62q6y4zfhiehf74pahegFirst off, let me say that this list is not about the logos on the jerseys, but more about the jerseys themselves. That being said, the infamous Buffaslug, being awful and much reviled, still plays a part in the ranking of the jerseys.

• More: HbD Interviews: Kris Bazen (Designer of the “Buffaslug”)

And the Buffaslug certainly doesn’t help the cause of a jersey that, while having a lot of movement and dynamism to them, have really odd trims and patterns to them – trim and patterns that don’t really even follow the hemlines of the jerseys. And these jerseys came out a year before the new Reebok Edge jerseys in 2007 that introduced all new curved hemlines. In that sense, these jerseys were extremely innovative. They weren’t the first to show off curved lines in jerseys (we’ll get to those later), but this is one of the most extreme examples of it.

And like the worst-placed jerseys on this list, there’s some non-sensical stuff happening. Like those light grey suspenders that just kind of appear out of nowhere and then disappear. The white armpits. The shoulder yokes that are kind of shoulder yokes but also kind of turn in side stripes and/or double suspenders with the grey suspenders. And then the grey under-cuffs that look like they accidentally dipped their sleeves into butternut squash soup (which is delicious by the way). Again, there’s a ton of flow and movement, but like telephone lines in India, it’s just too haphazard.

The blue home jersey is definitely the better of the two as, if you just removes the grey suspenders, you have a relatively solid jersey design. The white jersey though, with the blue shoulder yokes/side stripes, starts looking like a weird upper-body version of assless chaps or something.

Oh, and then throw the numbers on the front of the jersey, because that’s apparently a Buffalo thing to do.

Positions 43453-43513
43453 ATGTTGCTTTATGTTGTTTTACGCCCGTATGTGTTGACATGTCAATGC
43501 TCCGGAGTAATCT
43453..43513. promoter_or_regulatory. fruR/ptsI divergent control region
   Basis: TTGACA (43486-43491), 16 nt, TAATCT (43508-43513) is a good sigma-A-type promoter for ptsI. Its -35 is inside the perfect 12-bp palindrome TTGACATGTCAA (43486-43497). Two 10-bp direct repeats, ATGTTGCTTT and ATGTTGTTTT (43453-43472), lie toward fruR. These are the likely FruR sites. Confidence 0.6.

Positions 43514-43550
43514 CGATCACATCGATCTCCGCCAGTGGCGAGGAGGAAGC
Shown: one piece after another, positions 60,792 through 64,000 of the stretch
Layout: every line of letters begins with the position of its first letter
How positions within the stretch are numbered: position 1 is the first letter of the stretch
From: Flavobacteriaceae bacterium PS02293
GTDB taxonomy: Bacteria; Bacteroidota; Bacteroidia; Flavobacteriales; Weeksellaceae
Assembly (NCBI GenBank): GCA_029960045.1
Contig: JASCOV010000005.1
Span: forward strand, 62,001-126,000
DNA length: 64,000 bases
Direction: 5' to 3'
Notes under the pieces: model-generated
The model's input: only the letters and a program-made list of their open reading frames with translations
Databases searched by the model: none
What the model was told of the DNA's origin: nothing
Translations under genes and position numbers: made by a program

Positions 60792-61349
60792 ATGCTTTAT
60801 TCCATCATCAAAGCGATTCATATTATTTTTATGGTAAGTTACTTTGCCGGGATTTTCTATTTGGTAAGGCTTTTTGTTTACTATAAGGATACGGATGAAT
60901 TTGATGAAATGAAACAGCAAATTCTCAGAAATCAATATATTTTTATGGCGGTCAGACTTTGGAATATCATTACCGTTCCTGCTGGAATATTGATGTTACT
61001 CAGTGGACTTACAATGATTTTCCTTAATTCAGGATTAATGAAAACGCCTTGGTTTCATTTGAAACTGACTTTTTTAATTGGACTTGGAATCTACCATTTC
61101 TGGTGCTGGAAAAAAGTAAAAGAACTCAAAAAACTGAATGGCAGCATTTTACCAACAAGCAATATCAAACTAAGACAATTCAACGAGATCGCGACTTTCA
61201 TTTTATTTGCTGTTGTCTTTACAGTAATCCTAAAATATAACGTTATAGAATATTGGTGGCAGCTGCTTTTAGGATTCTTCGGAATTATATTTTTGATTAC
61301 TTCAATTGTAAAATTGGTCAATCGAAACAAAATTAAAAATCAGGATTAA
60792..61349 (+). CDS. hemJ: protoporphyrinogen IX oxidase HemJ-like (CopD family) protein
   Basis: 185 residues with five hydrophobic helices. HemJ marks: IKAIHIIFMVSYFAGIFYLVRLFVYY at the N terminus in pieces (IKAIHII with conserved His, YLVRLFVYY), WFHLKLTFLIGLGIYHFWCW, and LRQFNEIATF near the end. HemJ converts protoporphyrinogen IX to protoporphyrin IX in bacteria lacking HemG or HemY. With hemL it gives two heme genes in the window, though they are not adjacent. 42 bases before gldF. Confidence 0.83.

Jersey Recommendation: #26 Vanek. His best seasons were wearing this jersey, and his 43-goal campaign was the first of this jersey’s existence. Dynamic with lots of of movement, just like the jersey. Definitely get it in the home blues.





4. 2010–12 Third Jerseys


u82fvzrt0e8snixcx6xqgp7nxThere’s haven’t been many teams who have attempted the scripted-lettering on the front of their jerseys (see Calgary, Minnesota and, of course, these ones), but the only really successful entry has been the Wild’s. This Buffalo one is a good attempt, but it misses the mark.

Where these jerseys – celebrating the 40th anniversary of the franchise – did succeed, however, is in bringing back the classic royal blue and gold from their original jerseys. And aside from the front crest, the rest of the jersey is pretty lovely. Unique but consistent thin gold striping on the sleeves and bottoms of the jersey. Laced-up collar. Cool stitching on the numbers (but very weirdly applied as well to the captaincy letters). Coloured nameplate that Philadelphia made all the rage, and it worked well with the city of Buffalo’s brand, since the coloured nameplate historically represented a cheaper alternative to nameplates, making it more of a blue-collar aesthetic. It’s not for everyone, but for Buffalo, it worked.

But that script crest just brings the whole thing crashing down. For one thing, the typeface is a script font without wanting to be a script font. None of the letters actually connect, so it’s just an all-caps font that’s morphed into an arc to give it a script-like feel. It makes the execution all very awkward (like Rasputin), and that awkwardness is not helped by the almost random lines placed above and below the text. It’s obviously meant to frame it, but ends up looking like slabs of white there that don’t really serve a purpose.